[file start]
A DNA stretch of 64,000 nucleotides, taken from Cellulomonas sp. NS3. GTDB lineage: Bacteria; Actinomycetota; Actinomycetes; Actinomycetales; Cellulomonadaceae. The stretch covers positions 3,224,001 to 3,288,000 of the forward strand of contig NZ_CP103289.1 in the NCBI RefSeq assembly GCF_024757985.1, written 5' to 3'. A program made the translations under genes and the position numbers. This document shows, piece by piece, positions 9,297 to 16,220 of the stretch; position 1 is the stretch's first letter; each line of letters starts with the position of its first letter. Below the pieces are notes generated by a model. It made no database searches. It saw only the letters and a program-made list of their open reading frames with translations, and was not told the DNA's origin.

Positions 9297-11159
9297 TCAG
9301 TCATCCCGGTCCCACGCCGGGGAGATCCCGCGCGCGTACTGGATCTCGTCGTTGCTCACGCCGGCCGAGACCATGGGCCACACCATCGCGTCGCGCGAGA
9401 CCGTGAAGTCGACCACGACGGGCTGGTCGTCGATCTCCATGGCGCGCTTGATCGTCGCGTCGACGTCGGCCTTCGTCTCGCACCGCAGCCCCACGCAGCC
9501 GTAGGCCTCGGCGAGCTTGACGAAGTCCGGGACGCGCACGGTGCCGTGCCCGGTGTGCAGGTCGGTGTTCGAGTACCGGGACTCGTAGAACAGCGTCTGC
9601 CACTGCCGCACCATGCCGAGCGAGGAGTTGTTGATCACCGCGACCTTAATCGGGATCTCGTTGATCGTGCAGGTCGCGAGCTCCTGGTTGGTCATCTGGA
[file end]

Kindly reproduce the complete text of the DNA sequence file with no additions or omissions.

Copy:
A DNA stretch of 64,000 nucleotides, taken from Cellulomonas sp. NS3. GTDB lineage: Bacteria; Actinomycetota; Actinomycetes; Actinomycetales; Cellulomonadaceae. The stretch covers positions 3,224,001 to 3,288,000 of the forward strand of contig NZ_CP103289.1 in the NCBI RefSeq assembly GCF_024757985.1, written 5' to 3'. A program made the translations under genes and the position numbers. This document shows, piece by piece, positions 9,297 to 16,220 of the stretch; position 1 is the stretch's first letter; each line of letters starts with the position of its first letter. Below the pieces are notes generated by a model. It made no database searches. It saw only the letters and a program-made list of their open reading frames with translations, and was not told the DNA's origin.

Positions 9297-11159
9297 TCAG
9301 TCATCCCGGTCCCACGCCGGGGAGATCCCGCGCGCGTACTGGATCTCGTCGTTGCTCACGCCGGCCGAGACCATGGGCCACACCATCGCGTCGCGCGAGA
9401 CCGTGAAGTCGACCACGACGGGCTGGTCGTCGATCTCCATGGCGCGCTTGATCGTCGCGTCGACGTCGGCCTTCGTCTCGCACCGCAGCCCCACGCAGCC
9501 GTAGGCCTCGGCGAGCTTGACGAAGTCCGGGACGCGCACGGTGCCGTGCCCGGTGTGCAGGTCGGTGTTCGAGTACCGGGACTCGTAGAACAGCGTCTGC
9601 CACTGCCGCACCATGCCGAGCGAGGAGTTGTTGATCACCGCGACCTTAATCGGGATCTCGTTGATCGTGCAGGTCGCGAGCTCCTGGTTGGTCATCTGGA